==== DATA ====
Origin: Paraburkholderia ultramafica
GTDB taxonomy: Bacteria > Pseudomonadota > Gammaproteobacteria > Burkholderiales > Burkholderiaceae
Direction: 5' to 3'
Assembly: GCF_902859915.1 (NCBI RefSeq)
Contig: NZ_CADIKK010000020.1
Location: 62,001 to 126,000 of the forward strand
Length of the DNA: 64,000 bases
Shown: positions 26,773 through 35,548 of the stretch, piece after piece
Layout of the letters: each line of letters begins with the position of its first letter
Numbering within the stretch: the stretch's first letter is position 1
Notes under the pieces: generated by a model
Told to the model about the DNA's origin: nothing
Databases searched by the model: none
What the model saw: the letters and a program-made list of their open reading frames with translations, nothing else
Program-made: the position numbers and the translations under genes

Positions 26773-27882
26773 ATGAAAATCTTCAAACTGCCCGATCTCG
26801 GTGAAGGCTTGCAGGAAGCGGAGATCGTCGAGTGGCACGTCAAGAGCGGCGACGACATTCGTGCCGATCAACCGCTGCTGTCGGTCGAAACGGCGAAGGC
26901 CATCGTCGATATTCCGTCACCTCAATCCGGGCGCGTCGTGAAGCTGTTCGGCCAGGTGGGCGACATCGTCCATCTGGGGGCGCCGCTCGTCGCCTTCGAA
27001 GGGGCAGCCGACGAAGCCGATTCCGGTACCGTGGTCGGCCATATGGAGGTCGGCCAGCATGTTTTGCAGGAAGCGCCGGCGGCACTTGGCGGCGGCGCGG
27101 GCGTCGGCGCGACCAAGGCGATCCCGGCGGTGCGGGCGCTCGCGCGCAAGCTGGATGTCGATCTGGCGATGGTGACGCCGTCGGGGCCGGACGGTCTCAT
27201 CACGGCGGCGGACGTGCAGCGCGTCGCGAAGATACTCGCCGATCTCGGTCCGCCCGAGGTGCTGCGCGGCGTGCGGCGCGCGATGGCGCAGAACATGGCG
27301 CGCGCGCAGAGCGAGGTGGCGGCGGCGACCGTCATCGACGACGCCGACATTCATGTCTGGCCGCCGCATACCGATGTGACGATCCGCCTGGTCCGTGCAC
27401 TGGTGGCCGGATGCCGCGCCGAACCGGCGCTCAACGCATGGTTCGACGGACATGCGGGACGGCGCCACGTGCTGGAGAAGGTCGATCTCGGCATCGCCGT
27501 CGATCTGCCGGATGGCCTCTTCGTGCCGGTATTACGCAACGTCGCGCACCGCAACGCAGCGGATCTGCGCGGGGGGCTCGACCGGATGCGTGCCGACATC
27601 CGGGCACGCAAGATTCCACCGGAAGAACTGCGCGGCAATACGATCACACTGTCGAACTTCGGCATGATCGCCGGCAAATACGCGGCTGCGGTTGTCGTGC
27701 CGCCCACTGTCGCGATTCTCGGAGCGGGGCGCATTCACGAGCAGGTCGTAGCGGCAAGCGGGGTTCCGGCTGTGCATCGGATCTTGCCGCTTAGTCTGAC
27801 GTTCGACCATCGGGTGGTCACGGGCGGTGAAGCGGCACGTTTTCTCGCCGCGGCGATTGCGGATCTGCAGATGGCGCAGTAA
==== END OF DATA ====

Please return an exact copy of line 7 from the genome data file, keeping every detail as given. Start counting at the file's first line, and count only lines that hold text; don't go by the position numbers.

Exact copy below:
Length of the DNA: 64,000 bases